Fresh round of Mali peace talks begins in Algiers
08/31/2014 12:49 GMT
by Serge Daniel
BAMAKO, August 31, 2014 (AFP) - Malian government negotiators will sit down with separatist militias on Monday, hoping to end the conflicts that continue to rage in the country a year after it returned to democracy.
Riven by ethnic rivalries, a Tuareg rebellion and an Islamist insurgency in its vast desert north, the west African nation has struggled for stability and peace since a military coup in 2012.
The second round of talks in the capital of neighbouring Algeria will bring together various warring factions who signed an interim agreement in June last year to pave the way for nationwide elections.
Since President Ibrahim Boubacar Keita came to power negotiations have stalled, however, and northern Mali has seen a spike in violence by Islamist and separatist militants.
Skirmishes in May between the Malian army and a coalition of rebels from the National Movement for the Liberation of Azawad (MNLA) and the High Council for the Unity of Azawad (HCUA) saw at least 50 soldiers lose their lives in the Tuareg region of Kidal.
A ceasefire obtained by Mauritanian leader and African Union (AU) chief Mohamed Ould Abdel Aziz has been in place since but the Malian government has expressed alarm at the "concentrations of armed groups" in the desert.
"This time in Algiers, participants will get to the bottom of their problems and, it is to be hoped, come to an agreement," said former prime minister Modibo Keita, the president's envoy at the talks.
- Hawks and doves -
The talks will be based on a "roadmap" agreed by the different sides in July and overseen by a "college of mediators" including Algeria, the AU and the 15-member regional bloc ECOWAS.
A "college of facilitators" will be made up of delegates from the European Union, France, Niger and Nigeria.
Malian Prime Minister Moussa Mara has suggested that the government will make concessions but has set a "red line", saying that Mali's territorial integrity and secular status are not up for discussion.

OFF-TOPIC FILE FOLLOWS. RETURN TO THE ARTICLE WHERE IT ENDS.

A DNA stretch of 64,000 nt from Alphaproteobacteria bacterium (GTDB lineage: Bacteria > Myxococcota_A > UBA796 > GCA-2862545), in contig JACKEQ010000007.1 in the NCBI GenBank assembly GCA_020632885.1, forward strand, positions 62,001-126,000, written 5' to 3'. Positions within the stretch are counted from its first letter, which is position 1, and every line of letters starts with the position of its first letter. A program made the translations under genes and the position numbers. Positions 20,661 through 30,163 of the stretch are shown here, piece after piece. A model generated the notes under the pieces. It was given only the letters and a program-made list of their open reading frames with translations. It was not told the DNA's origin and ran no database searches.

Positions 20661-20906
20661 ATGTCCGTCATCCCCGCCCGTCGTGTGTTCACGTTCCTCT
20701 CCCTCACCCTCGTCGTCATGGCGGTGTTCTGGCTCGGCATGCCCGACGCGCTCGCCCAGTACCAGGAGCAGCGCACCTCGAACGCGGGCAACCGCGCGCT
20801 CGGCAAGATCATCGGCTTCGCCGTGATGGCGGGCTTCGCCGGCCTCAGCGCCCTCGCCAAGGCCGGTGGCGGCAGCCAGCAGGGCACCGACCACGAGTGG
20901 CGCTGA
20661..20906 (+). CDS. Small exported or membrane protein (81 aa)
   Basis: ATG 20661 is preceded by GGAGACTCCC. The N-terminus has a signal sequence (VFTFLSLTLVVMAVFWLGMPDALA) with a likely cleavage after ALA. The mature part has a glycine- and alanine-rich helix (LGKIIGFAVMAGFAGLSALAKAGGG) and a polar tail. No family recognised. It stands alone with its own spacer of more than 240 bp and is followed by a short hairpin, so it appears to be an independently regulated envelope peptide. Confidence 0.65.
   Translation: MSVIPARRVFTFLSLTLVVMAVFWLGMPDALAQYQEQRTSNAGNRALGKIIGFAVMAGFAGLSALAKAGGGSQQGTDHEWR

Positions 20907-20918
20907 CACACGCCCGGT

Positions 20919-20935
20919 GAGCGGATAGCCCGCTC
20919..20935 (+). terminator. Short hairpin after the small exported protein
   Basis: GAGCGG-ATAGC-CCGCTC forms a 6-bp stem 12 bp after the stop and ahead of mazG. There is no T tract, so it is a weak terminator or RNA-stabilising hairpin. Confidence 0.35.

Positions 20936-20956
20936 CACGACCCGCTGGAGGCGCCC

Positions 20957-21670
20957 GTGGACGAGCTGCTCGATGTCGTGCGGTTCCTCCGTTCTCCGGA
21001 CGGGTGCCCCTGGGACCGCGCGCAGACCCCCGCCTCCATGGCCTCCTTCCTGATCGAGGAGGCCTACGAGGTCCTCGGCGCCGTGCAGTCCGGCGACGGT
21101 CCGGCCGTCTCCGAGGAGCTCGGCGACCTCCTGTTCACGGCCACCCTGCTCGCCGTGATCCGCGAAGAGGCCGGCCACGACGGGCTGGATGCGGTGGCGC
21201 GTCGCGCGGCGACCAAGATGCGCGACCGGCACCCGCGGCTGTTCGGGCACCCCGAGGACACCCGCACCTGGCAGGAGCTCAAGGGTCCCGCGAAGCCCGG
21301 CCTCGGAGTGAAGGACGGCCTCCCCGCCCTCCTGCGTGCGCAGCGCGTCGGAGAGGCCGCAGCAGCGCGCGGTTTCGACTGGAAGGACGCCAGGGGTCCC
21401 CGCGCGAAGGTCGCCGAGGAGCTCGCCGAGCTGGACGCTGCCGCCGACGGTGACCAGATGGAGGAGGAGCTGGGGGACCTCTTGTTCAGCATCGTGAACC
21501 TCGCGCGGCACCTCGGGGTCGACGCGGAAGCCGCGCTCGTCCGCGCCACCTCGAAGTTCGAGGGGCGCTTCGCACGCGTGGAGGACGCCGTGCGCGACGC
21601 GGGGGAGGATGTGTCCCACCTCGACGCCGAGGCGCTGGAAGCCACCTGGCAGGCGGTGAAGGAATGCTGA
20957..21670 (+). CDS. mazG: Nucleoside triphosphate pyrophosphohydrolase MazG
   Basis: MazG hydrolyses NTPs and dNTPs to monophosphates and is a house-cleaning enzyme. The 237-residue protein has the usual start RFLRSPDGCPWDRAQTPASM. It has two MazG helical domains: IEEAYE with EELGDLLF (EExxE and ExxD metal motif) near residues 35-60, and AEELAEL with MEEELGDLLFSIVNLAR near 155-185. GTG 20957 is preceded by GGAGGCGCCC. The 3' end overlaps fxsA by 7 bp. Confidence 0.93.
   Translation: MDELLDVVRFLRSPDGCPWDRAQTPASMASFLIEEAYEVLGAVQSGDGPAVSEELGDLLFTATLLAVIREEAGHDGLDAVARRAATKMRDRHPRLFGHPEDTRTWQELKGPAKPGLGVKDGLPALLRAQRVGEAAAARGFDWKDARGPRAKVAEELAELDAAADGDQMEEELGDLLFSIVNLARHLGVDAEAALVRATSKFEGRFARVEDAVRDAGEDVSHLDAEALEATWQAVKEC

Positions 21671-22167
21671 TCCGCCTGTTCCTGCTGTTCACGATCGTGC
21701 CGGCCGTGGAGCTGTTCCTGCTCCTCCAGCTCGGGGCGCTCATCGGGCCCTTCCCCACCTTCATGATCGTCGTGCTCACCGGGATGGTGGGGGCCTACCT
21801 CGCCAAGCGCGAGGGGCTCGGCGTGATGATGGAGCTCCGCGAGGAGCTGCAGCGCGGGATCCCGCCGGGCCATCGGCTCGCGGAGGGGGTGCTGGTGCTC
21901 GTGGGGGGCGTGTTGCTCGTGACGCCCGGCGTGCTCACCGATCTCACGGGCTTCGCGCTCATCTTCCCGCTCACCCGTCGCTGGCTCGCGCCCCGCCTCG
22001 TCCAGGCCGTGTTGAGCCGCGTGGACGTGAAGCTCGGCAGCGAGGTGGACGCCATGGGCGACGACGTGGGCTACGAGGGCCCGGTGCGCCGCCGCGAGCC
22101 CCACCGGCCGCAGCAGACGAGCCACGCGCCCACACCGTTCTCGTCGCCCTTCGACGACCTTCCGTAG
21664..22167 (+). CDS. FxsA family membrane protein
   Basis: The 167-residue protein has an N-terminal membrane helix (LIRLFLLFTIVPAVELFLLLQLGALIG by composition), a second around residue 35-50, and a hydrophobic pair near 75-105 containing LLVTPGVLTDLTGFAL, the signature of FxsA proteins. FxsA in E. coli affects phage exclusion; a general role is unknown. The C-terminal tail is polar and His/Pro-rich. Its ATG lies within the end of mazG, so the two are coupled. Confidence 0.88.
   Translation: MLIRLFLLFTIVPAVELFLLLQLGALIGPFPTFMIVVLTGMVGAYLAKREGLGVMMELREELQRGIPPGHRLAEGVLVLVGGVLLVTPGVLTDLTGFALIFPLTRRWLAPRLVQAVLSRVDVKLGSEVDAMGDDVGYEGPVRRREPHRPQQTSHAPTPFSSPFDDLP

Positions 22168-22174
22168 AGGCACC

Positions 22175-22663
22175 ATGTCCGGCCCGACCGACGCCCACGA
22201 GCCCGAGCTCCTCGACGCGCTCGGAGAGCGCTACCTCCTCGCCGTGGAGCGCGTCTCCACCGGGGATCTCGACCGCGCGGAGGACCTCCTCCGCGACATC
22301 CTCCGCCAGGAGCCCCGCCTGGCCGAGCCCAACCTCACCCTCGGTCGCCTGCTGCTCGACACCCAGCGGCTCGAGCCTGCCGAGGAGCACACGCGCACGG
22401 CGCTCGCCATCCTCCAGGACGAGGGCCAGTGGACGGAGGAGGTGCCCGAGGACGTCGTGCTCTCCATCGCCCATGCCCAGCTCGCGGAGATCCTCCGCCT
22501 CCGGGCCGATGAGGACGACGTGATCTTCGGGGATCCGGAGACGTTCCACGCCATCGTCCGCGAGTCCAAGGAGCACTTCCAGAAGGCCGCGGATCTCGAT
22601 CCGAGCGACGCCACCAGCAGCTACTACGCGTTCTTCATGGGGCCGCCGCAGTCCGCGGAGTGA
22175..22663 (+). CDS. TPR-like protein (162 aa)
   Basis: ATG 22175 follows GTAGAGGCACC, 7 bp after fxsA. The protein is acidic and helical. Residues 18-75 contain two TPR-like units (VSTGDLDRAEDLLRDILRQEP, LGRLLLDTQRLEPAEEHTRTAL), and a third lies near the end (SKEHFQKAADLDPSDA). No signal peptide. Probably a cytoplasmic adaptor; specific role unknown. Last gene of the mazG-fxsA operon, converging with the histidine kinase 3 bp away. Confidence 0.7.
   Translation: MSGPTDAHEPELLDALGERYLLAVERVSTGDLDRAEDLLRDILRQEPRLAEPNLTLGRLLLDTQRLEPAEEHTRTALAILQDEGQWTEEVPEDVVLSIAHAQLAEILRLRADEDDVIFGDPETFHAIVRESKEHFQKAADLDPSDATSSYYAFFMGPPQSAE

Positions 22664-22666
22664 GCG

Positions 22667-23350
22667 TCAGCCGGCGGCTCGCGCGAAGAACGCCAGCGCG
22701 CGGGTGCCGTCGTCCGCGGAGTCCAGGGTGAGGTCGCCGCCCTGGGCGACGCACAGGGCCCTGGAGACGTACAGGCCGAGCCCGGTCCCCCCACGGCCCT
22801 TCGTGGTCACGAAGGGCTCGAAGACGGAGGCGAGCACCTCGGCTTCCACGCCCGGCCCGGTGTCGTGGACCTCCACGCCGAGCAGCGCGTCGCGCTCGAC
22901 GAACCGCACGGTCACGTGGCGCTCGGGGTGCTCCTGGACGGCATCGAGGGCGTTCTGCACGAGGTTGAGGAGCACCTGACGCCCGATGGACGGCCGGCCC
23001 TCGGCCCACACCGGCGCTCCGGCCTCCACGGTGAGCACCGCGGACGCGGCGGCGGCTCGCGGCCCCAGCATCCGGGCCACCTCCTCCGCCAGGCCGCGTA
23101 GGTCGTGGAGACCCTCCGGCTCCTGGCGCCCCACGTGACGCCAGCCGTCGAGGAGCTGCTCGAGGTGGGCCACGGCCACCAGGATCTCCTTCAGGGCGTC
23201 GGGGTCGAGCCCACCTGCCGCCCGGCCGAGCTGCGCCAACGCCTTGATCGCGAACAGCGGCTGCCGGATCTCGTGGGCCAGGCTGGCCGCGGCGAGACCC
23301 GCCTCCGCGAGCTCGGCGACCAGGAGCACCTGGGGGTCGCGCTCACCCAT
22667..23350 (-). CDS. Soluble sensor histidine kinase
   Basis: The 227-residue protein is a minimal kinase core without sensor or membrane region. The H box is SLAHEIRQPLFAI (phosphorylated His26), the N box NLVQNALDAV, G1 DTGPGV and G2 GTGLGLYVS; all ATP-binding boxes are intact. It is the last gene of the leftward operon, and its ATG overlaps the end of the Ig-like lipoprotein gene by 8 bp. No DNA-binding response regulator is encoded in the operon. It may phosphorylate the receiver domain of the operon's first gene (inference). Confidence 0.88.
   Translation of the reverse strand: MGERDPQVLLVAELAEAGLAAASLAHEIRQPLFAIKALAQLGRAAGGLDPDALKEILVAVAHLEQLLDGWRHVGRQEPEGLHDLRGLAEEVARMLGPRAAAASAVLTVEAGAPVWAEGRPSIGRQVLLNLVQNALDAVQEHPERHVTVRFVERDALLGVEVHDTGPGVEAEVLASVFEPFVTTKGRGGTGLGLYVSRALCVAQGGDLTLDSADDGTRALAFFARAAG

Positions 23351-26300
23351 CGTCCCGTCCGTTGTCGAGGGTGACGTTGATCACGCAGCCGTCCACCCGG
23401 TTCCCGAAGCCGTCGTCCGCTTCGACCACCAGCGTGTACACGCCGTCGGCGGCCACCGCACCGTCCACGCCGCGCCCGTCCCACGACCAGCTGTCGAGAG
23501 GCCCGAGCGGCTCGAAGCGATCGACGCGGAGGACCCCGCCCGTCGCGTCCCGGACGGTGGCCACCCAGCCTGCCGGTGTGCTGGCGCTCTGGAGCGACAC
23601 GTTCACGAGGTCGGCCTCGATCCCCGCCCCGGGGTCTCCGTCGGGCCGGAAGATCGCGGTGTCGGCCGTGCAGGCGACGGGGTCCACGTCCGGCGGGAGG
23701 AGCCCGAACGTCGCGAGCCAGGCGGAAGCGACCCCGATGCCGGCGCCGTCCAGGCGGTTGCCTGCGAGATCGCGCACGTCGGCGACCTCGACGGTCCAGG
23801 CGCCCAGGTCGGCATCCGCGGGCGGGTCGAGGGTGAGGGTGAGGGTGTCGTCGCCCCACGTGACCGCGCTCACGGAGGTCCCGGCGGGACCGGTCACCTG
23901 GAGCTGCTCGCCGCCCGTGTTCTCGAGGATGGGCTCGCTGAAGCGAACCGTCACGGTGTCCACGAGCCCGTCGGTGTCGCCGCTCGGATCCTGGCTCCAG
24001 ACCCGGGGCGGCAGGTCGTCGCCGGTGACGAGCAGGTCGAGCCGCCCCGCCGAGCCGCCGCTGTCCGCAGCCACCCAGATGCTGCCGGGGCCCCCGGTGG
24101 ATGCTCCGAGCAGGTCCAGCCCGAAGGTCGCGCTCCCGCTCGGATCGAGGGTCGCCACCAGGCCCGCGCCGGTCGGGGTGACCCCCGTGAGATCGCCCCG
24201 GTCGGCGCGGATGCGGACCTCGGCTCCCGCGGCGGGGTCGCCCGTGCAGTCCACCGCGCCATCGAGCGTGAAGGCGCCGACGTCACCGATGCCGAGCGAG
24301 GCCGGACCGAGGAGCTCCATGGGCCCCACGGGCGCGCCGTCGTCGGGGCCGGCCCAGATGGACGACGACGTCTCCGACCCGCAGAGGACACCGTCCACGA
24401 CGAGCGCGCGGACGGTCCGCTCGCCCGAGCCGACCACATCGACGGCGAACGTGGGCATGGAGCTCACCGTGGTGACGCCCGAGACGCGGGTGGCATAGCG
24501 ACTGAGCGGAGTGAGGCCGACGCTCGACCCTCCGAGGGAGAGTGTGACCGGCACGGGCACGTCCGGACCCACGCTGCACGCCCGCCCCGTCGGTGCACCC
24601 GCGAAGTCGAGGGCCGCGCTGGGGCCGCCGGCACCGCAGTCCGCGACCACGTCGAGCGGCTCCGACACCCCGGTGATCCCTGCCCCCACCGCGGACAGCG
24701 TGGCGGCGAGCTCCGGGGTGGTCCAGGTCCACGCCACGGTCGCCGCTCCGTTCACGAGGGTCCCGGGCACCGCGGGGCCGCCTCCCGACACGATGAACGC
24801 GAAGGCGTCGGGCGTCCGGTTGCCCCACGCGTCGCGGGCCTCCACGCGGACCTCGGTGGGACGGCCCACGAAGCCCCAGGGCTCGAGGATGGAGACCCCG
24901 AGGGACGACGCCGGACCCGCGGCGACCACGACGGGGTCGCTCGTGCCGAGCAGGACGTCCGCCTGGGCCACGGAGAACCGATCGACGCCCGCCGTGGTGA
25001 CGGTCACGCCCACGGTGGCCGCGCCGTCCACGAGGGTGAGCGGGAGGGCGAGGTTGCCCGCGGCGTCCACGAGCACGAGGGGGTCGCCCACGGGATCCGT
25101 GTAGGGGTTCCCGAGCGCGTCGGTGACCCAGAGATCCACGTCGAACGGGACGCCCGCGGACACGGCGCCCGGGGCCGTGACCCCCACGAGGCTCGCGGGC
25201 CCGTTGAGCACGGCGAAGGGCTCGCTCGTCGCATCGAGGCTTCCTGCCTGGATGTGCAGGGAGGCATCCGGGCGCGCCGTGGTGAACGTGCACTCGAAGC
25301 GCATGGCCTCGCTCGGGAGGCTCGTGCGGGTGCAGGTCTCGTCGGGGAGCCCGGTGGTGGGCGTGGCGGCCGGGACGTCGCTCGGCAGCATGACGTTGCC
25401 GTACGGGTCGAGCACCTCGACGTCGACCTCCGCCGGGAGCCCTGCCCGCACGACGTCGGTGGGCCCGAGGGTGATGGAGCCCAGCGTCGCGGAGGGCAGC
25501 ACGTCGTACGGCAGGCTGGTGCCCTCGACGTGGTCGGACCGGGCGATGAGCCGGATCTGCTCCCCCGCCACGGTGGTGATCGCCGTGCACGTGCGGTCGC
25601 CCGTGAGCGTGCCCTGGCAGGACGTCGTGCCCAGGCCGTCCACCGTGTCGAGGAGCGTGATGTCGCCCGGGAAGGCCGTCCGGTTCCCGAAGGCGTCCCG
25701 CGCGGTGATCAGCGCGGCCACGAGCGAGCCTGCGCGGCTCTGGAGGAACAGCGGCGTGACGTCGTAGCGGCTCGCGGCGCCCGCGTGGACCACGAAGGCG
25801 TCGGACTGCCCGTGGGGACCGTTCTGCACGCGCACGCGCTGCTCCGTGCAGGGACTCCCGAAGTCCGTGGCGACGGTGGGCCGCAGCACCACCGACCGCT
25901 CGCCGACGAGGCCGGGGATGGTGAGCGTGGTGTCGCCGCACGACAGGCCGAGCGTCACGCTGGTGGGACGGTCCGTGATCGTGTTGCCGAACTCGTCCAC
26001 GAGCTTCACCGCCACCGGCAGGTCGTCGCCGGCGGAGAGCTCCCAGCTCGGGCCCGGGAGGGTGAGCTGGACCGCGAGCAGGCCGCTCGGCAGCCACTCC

Ahead of the talks, rival factions of "hawks" and "doves" among the rebels met in Burkina Faso's capital, Ouagadougou, to sign a broad policy agreement ensuring they would speak with one voice in Algiers.
The signatories of the document, seen by AFP, are asking for "special legal status" for their homeland in northern Mali.
They want official recognition of the "legitimacy of the struggle of Azawad/northern Mali for 50 years to enjoy a special status in line with the geographical, economic, social, cultural and security realities".
The MNLA and HCUA -- backed by a wing of the Arab Movement of Azawad (MAA) -- are seen as the "hawks" at the negotiations.
The "doves" include a rival wing of the MAA, the Coalition of the People of Azawad, which is a sub-division of the MNLA, and a vigilante movement in the region.
- Unity among rebels -
"What we are seeing is that all the armed groups in northern Mali, who once fought each other on the ground, are increasingly uniting to deal with the Malian state. This is a new phenomenon," said political scientist Mamadou Samake.
Observers expect the negotiations to last for "weeks" with the claim for special legal status expected to be the main sticking point.
"The devil is in the detail, and the armed groups could require it to be in black and white, a precise record of the commitments made by each side," an African diplomat in Bamako told AFP.
The talks take place with a new defence agreement in place between Mali and its former colonial power France.
Paris recently wound up Operation Serval, its military offensive launched in January 2013 to oust Al-Qaeda-linked Islamists who had occupied northern Mali.
Serval has been replaced by a wider counter-terrorism operation, codenamed Barkhane, to be implemented in partnership with Mauritania, Mali, Burkina Faso, Niger and Chad.
French Defence Minister Jean-Yves Le Drian has said around 3,000 French soldiers will be part of the operation, 1,000 of whom will stay in northern Mali.
Drones, helicopters, fighter jets, armoured vehicles and transport planes will also take part in Operation Barkhane -- the name of a crescent-shaped sand dune in the desert -- which will have its headquarters in the Chadian capital N'Djamena.
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